PUBLISHED: Laparoscopic Resection of Gastric GIST Tumor

Laparoscopic Resection of Gastric GIST Tumor
Daniel Rice1David Rattner, MD2
1Lake Erie College of Osteopathic Medicine
2Massachusetts General Hospital

This case illustrates a laparoscopic resection of a gastrointestinal stromal tumor (GIST): the most common mesenchymal tumor found in the gastrointestinal tract. GISTs can be found anywhere along the gastrointestinal tract; however, they are most commonly found in the stomach and small intestine. These tumors are often associated with mutations in the KIT (receptor tyrosine kinase) and PDGFRA (platelet-derived growth factor receptor alpha) genes. Because it is difficult to achieve a permanent cure using protein tyrosine kinase inhibitors, such as imatinib, surgical resection is the recommended therapy in most cases. While the surgical approach may vary on tumor characteristics, the laparoscopic approach is associated with low perioperative morbidity and mortality.

PUBLISHED: Laparoscopic Instruments

Laparoscopic Instruments
Brandon Buckner, CST, CRCST
Lamar State College Port Arthur (TX)

The origins of laparoscopic surgery trace back to the introduction of diagnostic laparoscopy in the 1960s. Subsequently, the approach underwent a notable evolution, transitioning from a primarily diagnostic procedure to a surgical technique. Laparoscopy, a type of minimally invasive surgery, was introduced to address issues related to significant tissue trauma, large cosmetic scars, and prolonged hospitalizations. This video provides a step-by-step demonstration of the assembly, disassembly, use, and handling of laparoscopic tools on the example of a basic Karl Storz laparoscopy kit.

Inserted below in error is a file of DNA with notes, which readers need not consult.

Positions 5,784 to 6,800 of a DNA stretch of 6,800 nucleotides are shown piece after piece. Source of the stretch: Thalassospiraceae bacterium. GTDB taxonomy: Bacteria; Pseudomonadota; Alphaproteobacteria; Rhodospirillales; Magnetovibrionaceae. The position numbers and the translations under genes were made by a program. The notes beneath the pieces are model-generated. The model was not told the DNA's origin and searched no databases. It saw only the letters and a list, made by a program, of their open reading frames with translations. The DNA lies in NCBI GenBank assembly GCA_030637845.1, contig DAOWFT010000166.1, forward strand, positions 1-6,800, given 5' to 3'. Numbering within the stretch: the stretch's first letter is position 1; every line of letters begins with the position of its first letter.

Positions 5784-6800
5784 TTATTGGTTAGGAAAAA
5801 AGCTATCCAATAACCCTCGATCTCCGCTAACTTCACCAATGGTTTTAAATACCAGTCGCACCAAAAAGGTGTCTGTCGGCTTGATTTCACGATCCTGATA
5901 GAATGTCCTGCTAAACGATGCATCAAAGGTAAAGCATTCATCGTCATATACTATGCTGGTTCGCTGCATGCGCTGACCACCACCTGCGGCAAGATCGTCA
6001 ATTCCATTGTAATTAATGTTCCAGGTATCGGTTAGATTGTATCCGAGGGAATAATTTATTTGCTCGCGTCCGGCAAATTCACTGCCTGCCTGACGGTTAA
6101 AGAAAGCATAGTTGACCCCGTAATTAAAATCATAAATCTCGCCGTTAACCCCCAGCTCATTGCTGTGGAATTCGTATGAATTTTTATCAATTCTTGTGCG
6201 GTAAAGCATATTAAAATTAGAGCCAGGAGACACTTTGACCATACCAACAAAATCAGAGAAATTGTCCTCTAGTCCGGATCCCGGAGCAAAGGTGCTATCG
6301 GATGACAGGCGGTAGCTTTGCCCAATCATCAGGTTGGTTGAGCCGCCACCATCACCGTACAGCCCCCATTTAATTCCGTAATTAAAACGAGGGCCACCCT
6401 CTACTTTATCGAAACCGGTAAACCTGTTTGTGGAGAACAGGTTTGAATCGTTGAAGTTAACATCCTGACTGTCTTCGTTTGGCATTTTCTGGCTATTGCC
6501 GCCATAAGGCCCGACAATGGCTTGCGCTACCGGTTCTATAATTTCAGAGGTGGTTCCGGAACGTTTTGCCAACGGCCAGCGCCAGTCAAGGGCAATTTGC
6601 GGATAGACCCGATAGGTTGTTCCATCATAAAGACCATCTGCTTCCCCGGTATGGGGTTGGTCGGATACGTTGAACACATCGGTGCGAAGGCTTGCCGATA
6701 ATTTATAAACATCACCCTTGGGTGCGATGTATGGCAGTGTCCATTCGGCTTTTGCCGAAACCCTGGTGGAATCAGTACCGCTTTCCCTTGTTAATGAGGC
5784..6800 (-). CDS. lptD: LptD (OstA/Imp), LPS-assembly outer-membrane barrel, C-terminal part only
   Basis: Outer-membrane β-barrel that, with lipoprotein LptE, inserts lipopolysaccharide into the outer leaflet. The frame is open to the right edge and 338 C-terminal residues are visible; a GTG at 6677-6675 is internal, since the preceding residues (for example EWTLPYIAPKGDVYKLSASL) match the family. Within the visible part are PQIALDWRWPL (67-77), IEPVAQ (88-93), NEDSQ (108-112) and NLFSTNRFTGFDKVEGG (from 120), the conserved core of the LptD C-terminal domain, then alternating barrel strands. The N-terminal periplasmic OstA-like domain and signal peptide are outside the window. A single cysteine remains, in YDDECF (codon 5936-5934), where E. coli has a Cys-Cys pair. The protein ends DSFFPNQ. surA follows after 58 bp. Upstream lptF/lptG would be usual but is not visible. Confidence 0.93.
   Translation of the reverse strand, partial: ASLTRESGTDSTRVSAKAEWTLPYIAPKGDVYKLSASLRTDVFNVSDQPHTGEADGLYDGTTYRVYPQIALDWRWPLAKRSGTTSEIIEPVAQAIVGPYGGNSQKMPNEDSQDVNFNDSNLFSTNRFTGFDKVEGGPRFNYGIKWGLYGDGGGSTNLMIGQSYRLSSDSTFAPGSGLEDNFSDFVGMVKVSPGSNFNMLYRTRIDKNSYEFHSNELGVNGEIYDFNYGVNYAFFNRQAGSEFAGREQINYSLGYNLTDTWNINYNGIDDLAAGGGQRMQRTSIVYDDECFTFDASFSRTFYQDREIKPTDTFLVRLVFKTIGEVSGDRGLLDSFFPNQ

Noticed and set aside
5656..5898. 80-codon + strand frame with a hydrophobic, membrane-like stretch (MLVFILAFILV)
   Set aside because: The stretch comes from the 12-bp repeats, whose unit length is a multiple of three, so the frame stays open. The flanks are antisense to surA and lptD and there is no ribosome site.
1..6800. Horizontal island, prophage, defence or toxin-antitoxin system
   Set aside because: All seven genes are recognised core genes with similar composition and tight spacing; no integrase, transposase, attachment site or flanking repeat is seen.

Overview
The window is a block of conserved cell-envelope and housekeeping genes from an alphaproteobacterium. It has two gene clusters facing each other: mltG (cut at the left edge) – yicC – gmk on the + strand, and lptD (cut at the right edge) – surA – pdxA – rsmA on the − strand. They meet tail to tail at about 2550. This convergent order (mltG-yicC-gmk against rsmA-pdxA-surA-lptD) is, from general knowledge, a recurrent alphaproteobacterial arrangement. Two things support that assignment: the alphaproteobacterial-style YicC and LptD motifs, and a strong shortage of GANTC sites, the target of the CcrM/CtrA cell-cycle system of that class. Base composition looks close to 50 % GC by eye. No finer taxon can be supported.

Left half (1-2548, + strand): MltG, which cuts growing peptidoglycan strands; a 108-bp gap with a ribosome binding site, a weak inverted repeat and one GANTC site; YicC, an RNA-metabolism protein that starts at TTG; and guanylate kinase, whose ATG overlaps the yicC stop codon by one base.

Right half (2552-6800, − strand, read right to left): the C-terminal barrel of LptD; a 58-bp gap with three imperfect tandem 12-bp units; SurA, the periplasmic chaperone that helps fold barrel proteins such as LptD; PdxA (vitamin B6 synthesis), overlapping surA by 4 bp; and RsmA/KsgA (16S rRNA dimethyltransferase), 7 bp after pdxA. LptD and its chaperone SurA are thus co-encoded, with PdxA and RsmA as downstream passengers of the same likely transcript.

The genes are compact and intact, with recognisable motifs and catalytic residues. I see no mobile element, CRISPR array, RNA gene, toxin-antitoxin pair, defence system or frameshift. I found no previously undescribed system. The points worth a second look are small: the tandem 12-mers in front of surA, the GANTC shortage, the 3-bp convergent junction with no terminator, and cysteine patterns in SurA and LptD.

PUBLISHED: Transcervical Vocal Fold Injection (In-Office)

Transcervical Vocal Fold Injection (In-Office)
Seth M. Cohen, MD, MPHC. Scott Brown, MD
Duke University Medical Center

Vocal fold injection (VFI) is a treatment modality applicable to various laryngeal diseases and is successfully used as an alternative to laryngeal framework surgery. The indications for in-office VFI include vocal fold paralysis, paresis, atrophy, and scarring along with their sequelae. This video is a detailed demonstration of office-based VFI in a patient with unilateral vocal fold paralysis (UVFP), which is the most common neurologic disorder affecting the larynx.

PUBLISHED: Laparoscopic Subtotal Fenestrating Cholecystectomy in a Cirrhotic Patient

Laparoscopic Subtotal Fenestrating Cholecystectomy in a Cirrhotic Patient
Rachel M. Schneider, MPH; Nicole B. Cherng, MD
UMass Memorial Medical Center

In patients with difficult gallbladders due to anatomy prohibiting a clear critical view of safety, a subtotal cholecystectomy can be considered as a safer alternative to a total cholecystectomy. Subtotal cholecystectomies can be divided into “reconstituting” or “fenestrating.” Subtotal reconstituting cholecystectomies include closing off the lower end of the gallbladder to create a remnant gallbladder, while subtotal fenestrating cholecystectomies do not occlude the gallbladder and instead may involve suturing the cystic duct. The most common indication for subtotal fenestrating cholecystectomy is inflammation in the hepatocystic triangle, and subtotal fenestrating cholecystectomy has proven to be useful specifically for patients with a history of cirrhosis.